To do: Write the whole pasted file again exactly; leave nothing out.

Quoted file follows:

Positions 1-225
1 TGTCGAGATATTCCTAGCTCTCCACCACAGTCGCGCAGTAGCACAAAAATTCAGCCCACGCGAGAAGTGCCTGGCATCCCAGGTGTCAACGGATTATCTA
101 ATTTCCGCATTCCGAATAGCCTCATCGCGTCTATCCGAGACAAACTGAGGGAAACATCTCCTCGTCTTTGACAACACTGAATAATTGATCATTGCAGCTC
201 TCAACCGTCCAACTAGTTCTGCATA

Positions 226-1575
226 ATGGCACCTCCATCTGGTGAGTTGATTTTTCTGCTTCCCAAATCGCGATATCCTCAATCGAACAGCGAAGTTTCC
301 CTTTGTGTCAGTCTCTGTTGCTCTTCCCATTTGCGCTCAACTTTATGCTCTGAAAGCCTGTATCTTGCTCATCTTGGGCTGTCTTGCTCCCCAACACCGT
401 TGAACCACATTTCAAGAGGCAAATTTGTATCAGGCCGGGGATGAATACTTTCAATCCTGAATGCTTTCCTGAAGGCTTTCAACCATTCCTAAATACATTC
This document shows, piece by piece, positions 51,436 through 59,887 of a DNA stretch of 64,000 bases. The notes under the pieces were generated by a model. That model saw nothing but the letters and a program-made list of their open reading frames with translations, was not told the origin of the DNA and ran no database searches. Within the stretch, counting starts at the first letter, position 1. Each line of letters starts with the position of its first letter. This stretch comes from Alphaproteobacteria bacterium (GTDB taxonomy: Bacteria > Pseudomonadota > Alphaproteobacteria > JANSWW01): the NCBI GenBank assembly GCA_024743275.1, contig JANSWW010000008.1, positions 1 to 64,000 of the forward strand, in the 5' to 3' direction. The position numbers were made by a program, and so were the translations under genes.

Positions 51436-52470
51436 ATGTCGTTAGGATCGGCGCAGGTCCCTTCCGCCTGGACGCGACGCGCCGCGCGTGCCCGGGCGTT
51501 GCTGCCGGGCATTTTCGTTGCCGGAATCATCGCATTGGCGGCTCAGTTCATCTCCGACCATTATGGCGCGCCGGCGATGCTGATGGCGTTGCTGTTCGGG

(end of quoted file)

Positions 1-225
1 TGTCGAGATATTCCTAGCTCTCCACCACAGTCGCGCAGTAGCACAAAAATTCAGCCCACGCGAGAAGTGCCTGGCATCCCAGGTGTCAACGGATTATCTA
101 ATTTCCGCATTCCGAATAGCCTCATCGCGTCTATCCGAGACAAACTGAGGGAAACATCTCCTCGTCTTTGACAACACTGAATAATTGATCATTGCAGCTC
201 TCAACCGTCCAACTAGTTCTGCATA

Positions 226-1575
226 ATGGCACCTCCATCTGGTGAGTTGATTTTTCTGCTTCCCAAATCGCGATATCCTCAATCGAACAGCGAAGTTTCC
301 CTTTGTGTCAGTCTCTGTTGCTCTTCCCATTTGCGCTCAACTTTATGCTCTGAAAGCCTGTATCTTGCTCATCTTGGGCTGTCTTGCTCCCCAACACCGT
401 TGAACCACATTTCAAGAGGCAAATTTGTATCAGGCCGGGGATGAATACTTTCAATCCTGAATGCTTTCCTGAAGGCTTTCAACCATTCCTAAATACATTC
This document shows, piece by piece, positions 51,436 through 59,887 of a DNA stretch of 64,000 bases. The notes under the pieces were generated by a model. That model saw nothing but the letters and a program-made list of their open reading frames with translations, was not told the origin of the DNA and ran no database searches. Within the stretch, counting starts at the first letter, position 1. Each line of letters starts with the position of its first letter. This stretch comes from Alphaproteobacteria bacterium (GTDB taxonomy: Bacteria > Pseudomonadota > Alphaproteobacteria > JANSWW01): the NCBI GenBank assembly GCA_024743275.1, contig JANSWW010000008.1, positions 1 to 64,000 of the forward strand, in the 5' to 3' direction. The position numbers were made by a program, and so were the translations under genes.

Positions 51436-52470
51436 ATGTCGTTAGGATCGGCGCAGGTCCCTTCCGCCTGGACGCGACGCGCCGCGCGTGCCCGGGCGTT
51501 GCTGCCGGGCATTTTCGTTGCCGGAATCATCGCATTGGCGGCTCAGTTCATCTCCGACCATTATGGCGCGCCGGCGATGCTGATGGCGTTGCTGTTCGGG